Daniel and A-T : Rare Disease Day 2016

Well it has been a while since I posted, and with Rare Disease Day almost here I thought A-T would make a good topic. Most people know that Daniel has A-T but very few people actually know, or maybe don’t want to know, exactly what it is. I find that sometimes the people who know you are either too afraid to ask the details, or too afraid of knowing the answers. I believe that everyone who knows Daniel should take the time to read this. Answers lead to understanding.

A brief summary of A-T

It is a rare inherited childhood disorder involving progressive degeneration of the nervous system. Ataxia-Telangiectasia (A-T) is the association of severe combined immunodeficiency (affecting mainly the humoral immune response) with progressive cerebellar ataxia. It is characterised by neurological signs, telangiectasias, increased susceptibility to infections and a higher risk of cancer. Average prevalence is estimated at 1/100,000 children. The onset of ataxia marks the beginning of progressive degeneration of a part of the brain, known as the cerebellum, that gradually leads to a general lack of muscle control, and eventually confines the patient to a wheelchair. Because of the worsening ataxia, children with A-T lose their ability to write, and speech also becomes slowed and slurred. Even reading eventually becomes impossible as eye movements become difficult to control.

Children with A-T tend to develop malignancies of the blood system almost 1,000 times more frequently than the general population. Lymphoma and leukemia are particularly common types of cancer, although the frequencies of most cancers are elevated. Ironically, another facet of the disease is an extreme sensitivity to radiation, which means that A-T patients cannot tolerate the standard levels of therapeutic radiation or radiomimetic drugs (chemotherapy drugs that work in a way that is similar to radiation therapy) usually given to cancer patients.

A-T is presently incurable and unrelenting. If they are lucky enough not to develop cancer, most A-T children are dependent on wheelchairs by the age of ten, not because their muscles are too weak, but because they cannot control them. Later, A-T patients usually die from respiratory failure or cancer by their early or mid-twenties. A few A-T patients live into their forties, but they are extremely rare. There is no cure for A-T, and there is currently no way to slow the progression of the disease.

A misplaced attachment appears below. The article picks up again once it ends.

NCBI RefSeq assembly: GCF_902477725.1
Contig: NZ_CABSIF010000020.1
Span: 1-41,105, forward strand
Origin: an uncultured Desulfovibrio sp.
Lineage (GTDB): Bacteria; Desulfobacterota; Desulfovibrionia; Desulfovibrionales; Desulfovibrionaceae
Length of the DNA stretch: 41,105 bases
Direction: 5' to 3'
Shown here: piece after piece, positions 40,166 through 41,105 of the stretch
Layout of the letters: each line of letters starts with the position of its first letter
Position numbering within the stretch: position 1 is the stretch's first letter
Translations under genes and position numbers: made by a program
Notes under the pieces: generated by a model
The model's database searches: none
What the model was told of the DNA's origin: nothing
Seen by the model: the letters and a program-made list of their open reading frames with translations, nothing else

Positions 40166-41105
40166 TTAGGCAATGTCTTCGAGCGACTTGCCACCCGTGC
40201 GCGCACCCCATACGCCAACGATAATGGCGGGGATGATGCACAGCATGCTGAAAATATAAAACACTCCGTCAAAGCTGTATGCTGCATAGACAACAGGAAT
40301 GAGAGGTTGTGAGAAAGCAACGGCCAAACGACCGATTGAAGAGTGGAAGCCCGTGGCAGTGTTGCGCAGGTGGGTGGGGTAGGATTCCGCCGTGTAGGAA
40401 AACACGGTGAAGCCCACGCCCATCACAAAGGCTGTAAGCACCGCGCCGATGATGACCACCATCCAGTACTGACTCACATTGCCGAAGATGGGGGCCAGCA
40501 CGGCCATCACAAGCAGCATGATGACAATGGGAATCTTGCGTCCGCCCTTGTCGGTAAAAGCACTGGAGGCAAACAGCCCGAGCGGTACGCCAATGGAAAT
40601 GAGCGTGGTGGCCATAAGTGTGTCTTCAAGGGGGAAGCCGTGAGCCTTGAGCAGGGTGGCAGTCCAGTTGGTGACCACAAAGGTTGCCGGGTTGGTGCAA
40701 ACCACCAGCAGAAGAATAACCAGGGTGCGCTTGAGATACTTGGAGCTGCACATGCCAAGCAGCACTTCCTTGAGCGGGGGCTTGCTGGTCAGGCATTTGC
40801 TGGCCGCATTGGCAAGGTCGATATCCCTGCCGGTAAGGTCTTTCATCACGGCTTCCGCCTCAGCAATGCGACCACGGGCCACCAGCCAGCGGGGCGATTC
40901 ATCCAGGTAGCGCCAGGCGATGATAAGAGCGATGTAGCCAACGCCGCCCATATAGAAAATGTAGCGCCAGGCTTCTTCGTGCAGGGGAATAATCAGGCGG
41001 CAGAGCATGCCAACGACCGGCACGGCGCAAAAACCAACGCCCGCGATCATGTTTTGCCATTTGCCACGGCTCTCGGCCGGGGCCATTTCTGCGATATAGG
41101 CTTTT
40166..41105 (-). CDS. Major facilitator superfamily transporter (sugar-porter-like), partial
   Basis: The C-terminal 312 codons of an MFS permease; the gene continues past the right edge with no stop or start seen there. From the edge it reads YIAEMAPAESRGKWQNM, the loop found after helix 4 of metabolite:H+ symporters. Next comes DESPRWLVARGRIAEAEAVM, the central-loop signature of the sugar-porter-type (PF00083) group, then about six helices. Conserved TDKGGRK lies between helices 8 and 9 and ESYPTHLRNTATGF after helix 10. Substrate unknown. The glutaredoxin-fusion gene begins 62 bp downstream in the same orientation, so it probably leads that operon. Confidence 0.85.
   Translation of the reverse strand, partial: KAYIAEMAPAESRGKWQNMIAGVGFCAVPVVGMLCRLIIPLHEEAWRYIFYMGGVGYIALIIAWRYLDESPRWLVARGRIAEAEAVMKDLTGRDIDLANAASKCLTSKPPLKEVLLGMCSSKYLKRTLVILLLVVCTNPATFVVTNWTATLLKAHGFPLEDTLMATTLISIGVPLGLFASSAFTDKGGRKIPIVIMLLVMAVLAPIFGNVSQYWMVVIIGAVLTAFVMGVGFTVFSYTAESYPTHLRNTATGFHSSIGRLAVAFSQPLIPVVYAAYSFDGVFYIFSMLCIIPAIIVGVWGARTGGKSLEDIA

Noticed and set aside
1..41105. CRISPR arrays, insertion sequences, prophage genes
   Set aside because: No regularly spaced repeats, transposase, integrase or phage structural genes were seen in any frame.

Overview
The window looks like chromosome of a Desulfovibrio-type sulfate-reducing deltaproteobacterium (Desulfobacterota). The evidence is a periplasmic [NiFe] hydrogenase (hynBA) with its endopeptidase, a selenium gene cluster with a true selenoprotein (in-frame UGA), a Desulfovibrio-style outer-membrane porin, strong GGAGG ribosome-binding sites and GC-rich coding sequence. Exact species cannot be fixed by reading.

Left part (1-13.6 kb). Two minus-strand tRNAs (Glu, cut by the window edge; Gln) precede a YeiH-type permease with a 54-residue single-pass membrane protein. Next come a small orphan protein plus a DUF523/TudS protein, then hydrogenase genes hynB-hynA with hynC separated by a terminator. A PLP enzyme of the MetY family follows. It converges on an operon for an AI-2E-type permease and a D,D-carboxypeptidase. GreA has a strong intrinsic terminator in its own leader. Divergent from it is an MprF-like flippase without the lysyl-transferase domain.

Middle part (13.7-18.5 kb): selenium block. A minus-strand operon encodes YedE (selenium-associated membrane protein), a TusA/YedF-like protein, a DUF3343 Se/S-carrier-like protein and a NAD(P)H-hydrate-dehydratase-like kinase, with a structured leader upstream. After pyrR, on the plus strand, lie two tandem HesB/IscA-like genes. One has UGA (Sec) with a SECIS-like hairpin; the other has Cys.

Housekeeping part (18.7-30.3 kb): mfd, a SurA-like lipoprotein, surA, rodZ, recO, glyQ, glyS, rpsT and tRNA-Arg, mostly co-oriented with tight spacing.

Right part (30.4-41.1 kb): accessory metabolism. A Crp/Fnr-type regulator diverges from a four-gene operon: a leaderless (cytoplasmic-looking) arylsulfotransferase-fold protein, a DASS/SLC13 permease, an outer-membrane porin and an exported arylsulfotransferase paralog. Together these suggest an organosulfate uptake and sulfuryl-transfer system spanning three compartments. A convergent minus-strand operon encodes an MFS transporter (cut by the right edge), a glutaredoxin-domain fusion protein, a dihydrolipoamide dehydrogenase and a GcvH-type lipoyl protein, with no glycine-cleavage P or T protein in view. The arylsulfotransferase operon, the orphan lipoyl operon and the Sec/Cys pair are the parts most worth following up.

For full information please visit: https://brashat.org.au/about/about-a-t/ where you can also make a tax deductible donation to assist with research.

Daniel’s Story

I still remember the day Daniel’s diagnosis was confirmed with terrifying clarity, though not the specific date. It was 2009 and I had been working night shift. I remember waking up in the afternoon to get ready for work. The children were not here and Judy was very somber. She sat me down and told me the results of Daniel’s genetic testing had come back and it was positive for A-T. At first I hardly reacted. A-T had been only a wild possibility up until this point so I had not really learned much about it. I did a quick google search and started reading. What I read hit me like a hammer. It was un-treatable. It was incurable. Our son had just been given a death sentence with an unknown and unpredictable expiration date. We were told to just make the most of whatever time we had. Once this had sunk in I put my head in Judy’s lap and wept like a child. I somehow managed to head off to work, thinking it may help me; boy was I wrong. I pulled over on the way to work to call my mother to give her the news. The minute I heard her voice I was gone again. It was five minutes before I could talk but she calmed me down as mother’s tend to do. When I finally made it to work I was a total zombie, not there at all. I told my workmate was had happened and his reaction was basically “what the fuck are you doing here? Go home and be with your family.” I decided he was right and left after less than an hour. And that was day one.

Now here we are over 7 years later. Over that time we, along with all of Daniel’s friends, have watched him go from a little boy running around the playground, to being in a wheelchair and watching his friends do what he no longer can. In this time he learned and lost the ability to write, though he still tries to do his own name. He now has trouble reading more than a sentence at a time due to the sporadic eye movement. His speech has deteriorated to where he can get frustrated at having to repeat himself. He requires help with feeding, getting dressed, going to the toilet; all the little things we all take for granted. Walking unaided is not possible, though we have managed to get his balance improved lately by introducing something new. He can now walk short distance(the length of the house) on his own but needs someone there to catch if he falls. And it goes on…..

Fortunately there now seems to be a ray of light in the future due to a couple of promising research programs around the world, one here in Australia, but it is too early to tell if it will be successful or will arrive in time to benefit Daniel.

Only time will tell. For now we can do nothing but cling to HOPE!


  1. Connie

    No matter what, that cheeky grin, fabulous sense of humour and bubbly personality shines through.
    To know him is to love him.

  2. Louise Reynolds

    I Know a lot about this Illness my Special Son Ian > What sense of humour do these children have, personality , What a Inspiration to all such a horrible Illness this is my heart is with you and all who have this as we call it A_T Keep Strong Louise x

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